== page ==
Fixtures fears over future of Ffos Las racecourse
A Carmarthenshire racecourse's future is uncertain due to planned changes to next year's fixtures list, say bosses.
The British Horseracing Authority plans to cap fixtures in 2012 to 1,400, due to concerns about declining horse numbers.
Ffos Las racecourse near Trimsaran says it faces a potential drop from from 29 to 16 or 17 race meetings next year.
Course owner Dai Walters said it will not be economically viable to operate on such restricted fixtures.
In 2009 Ffos Las became the first new turf horseracing course to open in Britain for around 80 years.
The course was built on an old mine and had hopes to challenge some of the best courses in Europe.
Course manager Tim Long said he was "very concerned" over the BHA's plans for fixtures in 2012.
He said: "Ffos Las has brought horse racing to an area of Britain where there had been none previously.
"It has significantly boosted local businesses, increased employment directly and indirectly, and helped tourism.
"The racecourse has delivered on all its promises to the British racing industry, becoming the first new turf track for the sport since before the Second World War.
"It is investing considerable sums to meet the prize-money requirements of the Horsemen's Group of racehorse owners, trainers and jockeys; and it is further developing horse racing in one of the remoter parts of the country."
Of 29 fixtures scheduled for 2011 at Ffos Las, 13 are funded by the racecourse itself rather than with any form of central funding for prize-money.
"We can't run the track on just 16 fixtures because we've still got to employ all the groundsmen and staff as if there were 30 fixtures - it will just not be economical," owner Mr Walters told BBC Radio Wales.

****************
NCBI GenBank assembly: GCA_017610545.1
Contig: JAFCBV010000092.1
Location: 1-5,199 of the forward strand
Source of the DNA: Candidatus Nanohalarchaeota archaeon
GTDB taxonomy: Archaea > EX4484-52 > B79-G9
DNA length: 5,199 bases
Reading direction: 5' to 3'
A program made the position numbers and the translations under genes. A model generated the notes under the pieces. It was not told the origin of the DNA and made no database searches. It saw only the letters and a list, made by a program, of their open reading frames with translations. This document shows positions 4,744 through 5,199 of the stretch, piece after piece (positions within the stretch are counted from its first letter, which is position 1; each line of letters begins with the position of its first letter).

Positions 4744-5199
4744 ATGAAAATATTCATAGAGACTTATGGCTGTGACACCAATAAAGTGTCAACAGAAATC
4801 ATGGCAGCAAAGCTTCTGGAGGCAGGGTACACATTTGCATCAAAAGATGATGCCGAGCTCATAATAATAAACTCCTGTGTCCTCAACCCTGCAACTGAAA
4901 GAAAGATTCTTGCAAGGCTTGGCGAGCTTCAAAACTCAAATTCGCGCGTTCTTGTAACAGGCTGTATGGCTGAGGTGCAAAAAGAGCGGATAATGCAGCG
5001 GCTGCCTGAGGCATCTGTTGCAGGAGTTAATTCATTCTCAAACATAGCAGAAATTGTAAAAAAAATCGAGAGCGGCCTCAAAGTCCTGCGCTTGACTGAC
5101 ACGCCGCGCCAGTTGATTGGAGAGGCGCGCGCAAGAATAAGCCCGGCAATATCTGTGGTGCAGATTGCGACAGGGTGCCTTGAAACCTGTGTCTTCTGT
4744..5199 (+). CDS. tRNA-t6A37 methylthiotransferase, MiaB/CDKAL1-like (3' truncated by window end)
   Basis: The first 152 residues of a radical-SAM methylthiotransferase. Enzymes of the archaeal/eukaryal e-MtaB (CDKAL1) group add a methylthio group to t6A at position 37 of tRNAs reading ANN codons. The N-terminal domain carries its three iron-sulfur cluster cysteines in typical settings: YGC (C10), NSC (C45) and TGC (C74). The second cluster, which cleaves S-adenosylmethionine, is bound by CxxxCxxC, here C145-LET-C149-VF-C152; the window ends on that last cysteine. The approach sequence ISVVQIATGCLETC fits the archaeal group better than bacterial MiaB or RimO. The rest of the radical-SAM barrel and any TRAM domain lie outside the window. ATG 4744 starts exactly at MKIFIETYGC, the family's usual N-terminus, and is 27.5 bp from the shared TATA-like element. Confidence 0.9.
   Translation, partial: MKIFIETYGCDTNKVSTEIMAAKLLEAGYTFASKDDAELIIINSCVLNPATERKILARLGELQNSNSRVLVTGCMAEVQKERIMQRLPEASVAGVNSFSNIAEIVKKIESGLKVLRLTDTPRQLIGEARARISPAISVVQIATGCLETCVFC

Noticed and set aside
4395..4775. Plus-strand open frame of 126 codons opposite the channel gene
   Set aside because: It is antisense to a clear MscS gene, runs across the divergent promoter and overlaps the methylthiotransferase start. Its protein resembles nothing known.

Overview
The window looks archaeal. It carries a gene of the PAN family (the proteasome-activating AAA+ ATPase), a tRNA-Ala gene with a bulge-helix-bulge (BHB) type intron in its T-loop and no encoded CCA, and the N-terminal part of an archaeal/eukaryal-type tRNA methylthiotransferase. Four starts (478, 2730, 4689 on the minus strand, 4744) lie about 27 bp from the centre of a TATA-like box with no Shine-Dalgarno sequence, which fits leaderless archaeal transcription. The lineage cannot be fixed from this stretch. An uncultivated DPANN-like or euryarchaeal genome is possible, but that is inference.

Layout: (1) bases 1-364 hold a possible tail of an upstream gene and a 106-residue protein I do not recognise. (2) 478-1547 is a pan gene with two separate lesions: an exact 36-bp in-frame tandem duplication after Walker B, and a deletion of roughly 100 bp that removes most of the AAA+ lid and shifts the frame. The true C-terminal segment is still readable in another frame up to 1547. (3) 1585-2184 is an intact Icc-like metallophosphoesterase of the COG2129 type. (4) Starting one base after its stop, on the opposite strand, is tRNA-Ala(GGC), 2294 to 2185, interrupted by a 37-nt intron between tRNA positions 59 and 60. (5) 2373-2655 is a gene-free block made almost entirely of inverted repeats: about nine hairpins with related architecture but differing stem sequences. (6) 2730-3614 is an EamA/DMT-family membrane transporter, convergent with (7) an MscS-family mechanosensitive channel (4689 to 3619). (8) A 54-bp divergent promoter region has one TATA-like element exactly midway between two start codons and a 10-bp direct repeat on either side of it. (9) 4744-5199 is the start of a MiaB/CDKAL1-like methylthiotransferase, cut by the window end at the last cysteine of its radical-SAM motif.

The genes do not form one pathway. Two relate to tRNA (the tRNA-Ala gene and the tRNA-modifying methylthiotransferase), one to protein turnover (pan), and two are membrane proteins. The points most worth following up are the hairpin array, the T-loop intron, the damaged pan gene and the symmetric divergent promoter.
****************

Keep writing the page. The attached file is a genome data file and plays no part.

"We are quite prepared to lose two or three fixtures but if it falls to 16 Ffos Las will have to be shelved.
"If they took one or two fixtures off everybody, it would be fair."
He added that Ffos Las stood to lose 30% of its fixtures because it is the newest racecourse.
At the start of June, the BHA suspended its 2012 fixture allocation process because of the uncertainty surrounding how fixtures would be funded due to the decline in levy funding.
The total number of fixtures is to be finalised by the end of September.
Ruth Quinn, director of racing at the BHA said the board had taken the decision as a bid to to protect the long term health of the sport.
"Although the size and shape of the fixture list cannot be finalised until the impact of the significantly reduced levy has been confirmed, we have taken this action to try to ensure that falling horse numbers will not erode the attractiveness of British racing, both as a sporting spectacle and as a betting medium.
"The process will involve removing a majority of the leasehold fixtures that had been agreed on a one-year only basis for 2011 between racecourses and horsemen, and we will continue to consult with stakeholders to ensure that the fixture slots that are removed will be those that are of the least value to racing.
"Horse numbers have been in steady decline since peaking in 2008 and, with the significantly reduced foal crops due to reach racing age, the sport cannot continue at its previous capacity."
The BHA said nearly 40% of races currently attract seven or fewer runners and cites recent research by Weatherbys which shows the decline in horse numbers is predicted to increase from 3.2% in 2011 to around 7% in 2012.